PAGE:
Published May 1st, 2023
by Carl Eugene Moore (Still Water)
(Columbia, South Carolina, United States)
My mother's mother always told me
We were Indians.
Not Native Americans,
Or even American Indians;
We had not heard about
Indigenous Peoples yet.
The kind that stole horses
The kind that painted their faces
The kind that drank firewater
The kind that shot goose feather fletched arrows
Into white trespassers crossing the plains in Conestoga Wagons
Loaded with their possessions, heading West,
The kind that tore down telegraph lines and
Burned out settlers.
The kind that tortured and killed cavalrymen
Careless or unlucky
Enough to be captured.
The kind that killed men looking for the soft, yellow metal.
The kind I saw on a 13" black and white television
In my room, watching Westerns after school in the 70s
Where all the Indian parts were played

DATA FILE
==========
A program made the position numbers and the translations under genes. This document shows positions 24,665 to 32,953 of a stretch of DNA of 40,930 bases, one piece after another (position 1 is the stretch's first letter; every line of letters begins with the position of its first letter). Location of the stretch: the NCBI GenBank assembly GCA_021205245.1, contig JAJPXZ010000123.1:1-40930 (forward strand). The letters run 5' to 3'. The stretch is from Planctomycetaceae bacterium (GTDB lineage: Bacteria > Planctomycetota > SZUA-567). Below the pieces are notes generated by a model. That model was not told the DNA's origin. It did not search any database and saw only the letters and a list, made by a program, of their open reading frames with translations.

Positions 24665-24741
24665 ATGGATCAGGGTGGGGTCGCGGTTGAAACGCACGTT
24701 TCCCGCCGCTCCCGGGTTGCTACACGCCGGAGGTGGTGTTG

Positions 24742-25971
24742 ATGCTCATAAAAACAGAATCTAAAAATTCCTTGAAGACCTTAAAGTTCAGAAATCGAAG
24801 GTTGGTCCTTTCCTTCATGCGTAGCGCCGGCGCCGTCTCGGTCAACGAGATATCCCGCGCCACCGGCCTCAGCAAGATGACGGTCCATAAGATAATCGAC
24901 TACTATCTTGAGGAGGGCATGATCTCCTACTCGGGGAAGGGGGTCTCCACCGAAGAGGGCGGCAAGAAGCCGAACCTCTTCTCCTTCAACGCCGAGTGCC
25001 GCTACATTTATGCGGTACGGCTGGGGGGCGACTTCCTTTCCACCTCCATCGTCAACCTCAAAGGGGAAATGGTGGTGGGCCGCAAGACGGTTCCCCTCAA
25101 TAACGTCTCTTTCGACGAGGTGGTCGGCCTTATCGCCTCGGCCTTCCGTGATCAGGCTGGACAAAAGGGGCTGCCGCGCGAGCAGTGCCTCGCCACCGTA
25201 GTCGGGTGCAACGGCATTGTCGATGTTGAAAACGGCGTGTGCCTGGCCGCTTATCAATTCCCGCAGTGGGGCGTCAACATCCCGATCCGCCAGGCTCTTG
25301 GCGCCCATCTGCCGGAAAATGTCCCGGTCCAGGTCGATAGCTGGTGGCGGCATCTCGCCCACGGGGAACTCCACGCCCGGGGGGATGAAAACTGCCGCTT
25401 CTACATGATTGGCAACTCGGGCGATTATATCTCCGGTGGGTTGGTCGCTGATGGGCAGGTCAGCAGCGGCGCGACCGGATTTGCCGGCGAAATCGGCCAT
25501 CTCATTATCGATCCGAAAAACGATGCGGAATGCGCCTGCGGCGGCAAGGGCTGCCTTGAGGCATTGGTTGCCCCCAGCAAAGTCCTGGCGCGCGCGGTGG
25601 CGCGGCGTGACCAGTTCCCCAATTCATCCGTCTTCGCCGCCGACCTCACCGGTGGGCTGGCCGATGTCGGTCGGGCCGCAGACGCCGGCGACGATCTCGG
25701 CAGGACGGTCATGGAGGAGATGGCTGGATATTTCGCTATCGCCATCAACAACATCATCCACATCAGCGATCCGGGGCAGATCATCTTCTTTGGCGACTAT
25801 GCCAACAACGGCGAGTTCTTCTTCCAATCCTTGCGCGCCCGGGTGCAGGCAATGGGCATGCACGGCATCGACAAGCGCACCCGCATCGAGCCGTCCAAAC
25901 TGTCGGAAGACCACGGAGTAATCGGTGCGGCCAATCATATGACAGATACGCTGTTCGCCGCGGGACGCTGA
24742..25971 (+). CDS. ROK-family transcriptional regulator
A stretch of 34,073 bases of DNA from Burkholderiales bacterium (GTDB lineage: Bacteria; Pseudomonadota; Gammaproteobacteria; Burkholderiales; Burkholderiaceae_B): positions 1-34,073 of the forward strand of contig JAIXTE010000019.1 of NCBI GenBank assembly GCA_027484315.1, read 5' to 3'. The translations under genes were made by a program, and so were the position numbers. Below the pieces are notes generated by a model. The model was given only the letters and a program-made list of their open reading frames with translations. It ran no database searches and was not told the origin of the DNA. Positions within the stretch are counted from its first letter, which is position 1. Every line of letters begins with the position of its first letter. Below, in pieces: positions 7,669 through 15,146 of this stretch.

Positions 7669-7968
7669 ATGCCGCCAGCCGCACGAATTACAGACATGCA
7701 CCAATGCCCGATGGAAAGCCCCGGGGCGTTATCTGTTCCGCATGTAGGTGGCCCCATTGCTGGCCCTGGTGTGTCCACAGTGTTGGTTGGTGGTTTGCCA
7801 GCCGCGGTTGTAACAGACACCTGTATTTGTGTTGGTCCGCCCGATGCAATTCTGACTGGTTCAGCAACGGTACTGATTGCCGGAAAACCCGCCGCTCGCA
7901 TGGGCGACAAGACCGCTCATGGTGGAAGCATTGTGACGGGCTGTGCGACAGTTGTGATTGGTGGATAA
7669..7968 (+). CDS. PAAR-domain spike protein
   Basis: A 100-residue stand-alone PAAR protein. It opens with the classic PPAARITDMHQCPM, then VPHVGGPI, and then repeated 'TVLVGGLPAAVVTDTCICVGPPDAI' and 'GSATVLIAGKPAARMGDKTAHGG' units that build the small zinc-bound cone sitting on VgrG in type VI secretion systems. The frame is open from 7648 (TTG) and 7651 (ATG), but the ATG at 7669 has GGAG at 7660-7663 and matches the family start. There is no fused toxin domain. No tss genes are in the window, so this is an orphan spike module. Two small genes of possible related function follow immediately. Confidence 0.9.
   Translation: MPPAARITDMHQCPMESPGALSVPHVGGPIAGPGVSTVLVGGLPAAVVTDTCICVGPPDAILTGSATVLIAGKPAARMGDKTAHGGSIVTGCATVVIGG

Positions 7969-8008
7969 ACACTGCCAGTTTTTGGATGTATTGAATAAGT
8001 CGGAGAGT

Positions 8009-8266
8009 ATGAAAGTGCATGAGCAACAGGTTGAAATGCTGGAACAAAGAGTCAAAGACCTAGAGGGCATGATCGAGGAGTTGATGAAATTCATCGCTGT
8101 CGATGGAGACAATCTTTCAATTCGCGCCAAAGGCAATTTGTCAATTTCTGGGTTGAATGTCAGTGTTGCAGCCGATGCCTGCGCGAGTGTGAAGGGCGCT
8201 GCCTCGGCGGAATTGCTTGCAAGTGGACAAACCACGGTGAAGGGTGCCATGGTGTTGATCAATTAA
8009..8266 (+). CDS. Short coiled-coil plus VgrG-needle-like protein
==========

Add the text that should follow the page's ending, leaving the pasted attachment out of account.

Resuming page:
By actors with last names like
Hudson, Brandon, Lancaster, Chandler, and Goldstein.
Carl Eugene Moore (Still Water) is a South Carolina writer and educator. He holds an MFA from Queens University of Charlotte. He is a member of the Beaver Creek Indian Tribe out of Yamasee Land (Salley, South Carolina).
This poem is included in Poetry World #6, published in the Wax Poetry and Art Library.
Previously published in First Nations Poetry Magazine:
by Monica Wood
First Nations Poetry Magazine is part of the Wax Poetry and Art Network.
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